Friday 1 September 2017

Sartorial Conflicts in a Frontier Diocese

It's back to school time, which means back to stricter routines, rules and regulations. Inevitably, some students will rebel against their Catholic school uniforms and some teachers will struggle to rein them in.

It seems that Catholic uniforms have been a source of conflict since the very beginnings of our diocese. Clerical dress - the cassock and collar - was a major point of contention between our first bishop, Michael Power, and the priests that served under him.

And if you thought your teachers were strict about uniforms, you should read about Bishop Michael Power.

A Frontier Bishop

Michael Power was appointed the first Bishop of the Diocese of Toronto on December 17, 1841. He was essentially charged with establishing the Catholic Church in what could be hostile, frontier territory. The Diocese of Toronto originally encompassed the western half of present day Ontario, which was largely Protestant.

Shortly after arriving in Toronto, Bishop Power held the first Diocesan Synod, establishing the policies and regulations for his new diocese. He believed that strong and visible priestly leadership would strengthen the local Church. Article 17 of the Diocesan Regulations stipulated that priests must wear clerical dress:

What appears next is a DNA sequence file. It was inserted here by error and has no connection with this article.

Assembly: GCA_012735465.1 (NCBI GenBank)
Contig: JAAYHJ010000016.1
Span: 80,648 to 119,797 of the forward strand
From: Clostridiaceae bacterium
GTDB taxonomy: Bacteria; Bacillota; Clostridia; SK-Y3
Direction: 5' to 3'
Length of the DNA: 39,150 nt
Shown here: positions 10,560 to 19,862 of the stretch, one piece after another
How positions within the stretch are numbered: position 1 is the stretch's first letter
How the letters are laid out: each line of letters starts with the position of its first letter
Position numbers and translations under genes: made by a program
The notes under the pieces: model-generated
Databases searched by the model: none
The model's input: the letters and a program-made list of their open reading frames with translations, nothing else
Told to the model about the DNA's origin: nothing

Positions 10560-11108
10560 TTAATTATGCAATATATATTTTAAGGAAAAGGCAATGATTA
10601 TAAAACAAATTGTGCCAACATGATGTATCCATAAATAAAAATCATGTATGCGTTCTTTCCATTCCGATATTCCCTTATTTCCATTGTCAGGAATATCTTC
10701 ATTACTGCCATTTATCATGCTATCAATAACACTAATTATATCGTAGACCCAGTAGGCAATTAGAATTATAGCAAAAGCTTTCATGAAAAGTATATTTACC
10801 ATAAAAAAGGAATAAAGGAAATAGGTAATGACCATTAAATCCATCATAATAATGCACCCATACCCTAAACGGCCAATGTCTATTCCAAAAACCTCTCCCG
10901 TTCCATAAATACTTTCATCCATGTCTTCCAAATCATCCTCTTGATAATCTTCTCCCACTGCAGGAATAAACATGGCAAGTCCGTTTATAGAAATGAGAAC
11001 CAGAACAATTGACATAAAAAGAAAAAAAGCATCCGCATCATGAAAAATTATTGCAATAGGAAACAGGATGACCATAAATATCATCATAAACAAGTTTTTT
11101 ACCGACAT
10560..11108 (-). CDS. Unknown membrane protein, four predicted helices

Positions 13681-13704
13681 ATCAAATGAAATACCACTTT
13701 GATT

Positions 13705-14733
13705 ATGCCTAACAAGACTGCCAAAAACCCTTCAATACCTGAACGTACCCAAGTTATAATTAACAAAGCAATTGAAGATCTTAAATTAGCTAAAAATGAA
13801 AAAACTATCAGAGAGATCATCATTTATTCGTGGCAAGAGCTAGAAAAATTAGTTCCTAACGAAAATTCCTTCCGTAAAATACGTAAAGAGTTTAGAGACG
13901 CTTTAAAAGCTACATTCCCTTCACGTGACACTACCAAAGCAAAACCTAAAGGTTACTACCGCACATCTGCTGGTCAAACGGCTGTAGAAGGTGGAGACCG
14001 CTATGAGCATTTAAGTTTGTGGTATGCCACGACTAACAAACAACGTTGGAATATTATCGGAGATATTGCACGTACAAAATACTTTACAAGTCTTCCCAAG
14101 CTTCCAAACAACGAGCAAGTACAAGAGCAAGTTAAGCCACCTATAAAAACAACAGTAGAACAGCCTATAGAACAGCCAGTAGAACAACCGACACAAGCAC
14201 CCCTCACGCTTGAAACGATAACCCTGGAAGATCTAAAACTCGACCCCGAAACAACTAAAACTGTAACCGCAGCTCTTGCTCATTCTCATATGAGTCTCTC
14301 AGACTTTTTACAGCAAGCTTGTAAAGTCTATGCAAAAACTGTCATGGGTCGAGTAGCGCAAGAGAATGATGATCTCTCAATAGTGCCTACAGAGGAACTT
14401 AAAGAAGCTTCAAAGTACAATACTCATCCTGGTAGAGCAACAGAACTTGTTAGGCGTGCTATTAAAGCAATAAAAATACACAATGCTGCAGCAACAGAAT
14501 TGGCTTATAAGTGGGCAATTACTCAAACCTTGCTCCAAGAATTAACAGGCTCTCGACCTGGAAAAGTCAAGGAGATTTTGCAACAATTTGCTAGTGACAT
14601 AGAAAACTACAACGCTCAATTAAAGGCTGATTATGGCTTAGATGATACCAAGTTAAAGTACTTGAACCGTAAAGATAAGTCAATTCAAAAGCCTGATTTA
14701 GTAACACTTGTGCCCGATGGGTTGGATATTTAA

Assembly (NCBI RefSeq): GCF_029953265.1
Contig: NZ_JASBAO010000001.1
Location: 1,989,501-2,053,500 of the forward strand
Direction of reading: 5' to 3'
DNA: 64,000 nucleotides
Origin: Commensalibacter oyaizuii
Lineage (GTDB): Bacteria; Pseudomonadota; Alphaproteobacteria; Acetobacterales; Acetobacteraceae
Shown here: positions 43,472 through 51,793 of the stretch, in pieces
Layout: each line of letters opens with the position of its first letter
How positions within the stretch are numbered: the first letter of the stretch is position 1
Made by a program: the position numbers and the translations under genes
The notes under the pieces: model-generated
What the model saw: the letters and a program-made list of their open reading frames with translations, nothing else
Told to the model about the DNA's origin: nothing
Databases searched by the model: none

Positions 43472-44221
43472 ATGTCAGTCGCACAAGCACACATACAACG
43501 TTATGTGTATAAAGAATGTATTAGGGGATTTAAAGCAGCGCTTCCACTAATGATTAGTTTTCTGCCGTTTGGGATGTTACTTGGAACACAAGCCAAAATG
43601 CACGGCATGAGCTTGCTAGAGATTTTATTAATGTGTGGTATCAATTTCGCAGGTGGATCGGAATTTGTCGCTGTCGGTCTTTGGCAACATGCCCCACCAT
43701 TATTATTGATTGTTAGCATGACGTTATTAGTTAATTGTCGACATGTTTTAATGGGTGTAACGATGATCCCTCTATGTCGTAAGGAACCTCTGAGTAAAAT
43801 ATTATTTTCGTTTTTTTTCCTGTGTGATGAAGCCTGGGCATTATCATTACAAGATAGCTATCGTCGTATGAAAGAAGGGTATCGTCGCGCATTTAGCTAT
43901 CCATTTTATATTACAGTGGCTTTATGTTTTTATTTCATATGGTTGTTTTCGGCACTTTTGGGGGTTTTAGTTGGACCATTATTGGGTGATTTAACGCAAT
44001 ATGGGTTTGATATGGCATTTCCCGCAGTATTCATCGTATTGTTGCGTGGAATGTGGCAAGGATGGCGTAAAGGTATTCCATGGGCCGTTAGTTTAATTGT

We enjoin all priests that they use the cassock and surplice in undertaking every sacred function, especially in their own Churches. The cassock also they are to wear resolutely, as far as may be possible, always in their place of residence…it will help not a little if the Collar which, suitable to presbyters, is called by Benedict XIV “the badge of Priests,” is worn by all everywhere.  

Photographs Collection, PH 25/23AL

Carte de visite portrait of Rev. William Richard Harris wearing proper clerical dress, consisting of black cassock and white collar. 
Photograph by Lemaitre, Toronto, ca. 1870s 

The cassock is a long-sleeved, hoodless garment that covers the entire body from neck to ankle. Traditionally the cassock is fastened down the front by 33 buttons to represent the 33 years of Christ’s life and has 5 buttons on each sleeve to represent the 5 wounds of Christ. The cassock is also called soutane, from the Italian word sottana meaning “beneath”, as the cassock may be worn beneath a mantle, surplice or liturgical vestments. The Latin term, vestis talaris, means "ankle-length garment."

Some priests did not relish the idea of wearing clerical dress in public, which identified them as easy targets in Protestant towns. Bishop Power was unsympathetic; he insisted that Diocesan Regulations be followed to the letter, especially Article 17.

In the spring of 1844, Bishop Power wrote to his vicar-general in Hamilton, Rev. William Peter MacDonald, to inquire about the state of dress in that area of the diocese. MacDonald replied that “the dress worn here is as clerical as it can be as much so as that worn by our clergy in Rome,” implying that even in the Eternal City priests were not held to such sartorial standards. Bishop Power responded,
We are not here, Rev’d Sir, either in Rome or in Spain but in the Diocese of Toronto…You are therefore hereby commanded under the penalty of suspension to wear habitually … the Sutan [sic.], vestem talarem, in the Town of Hamilton and in your own house. (ARCAT, LB02.156, 4 May 1844)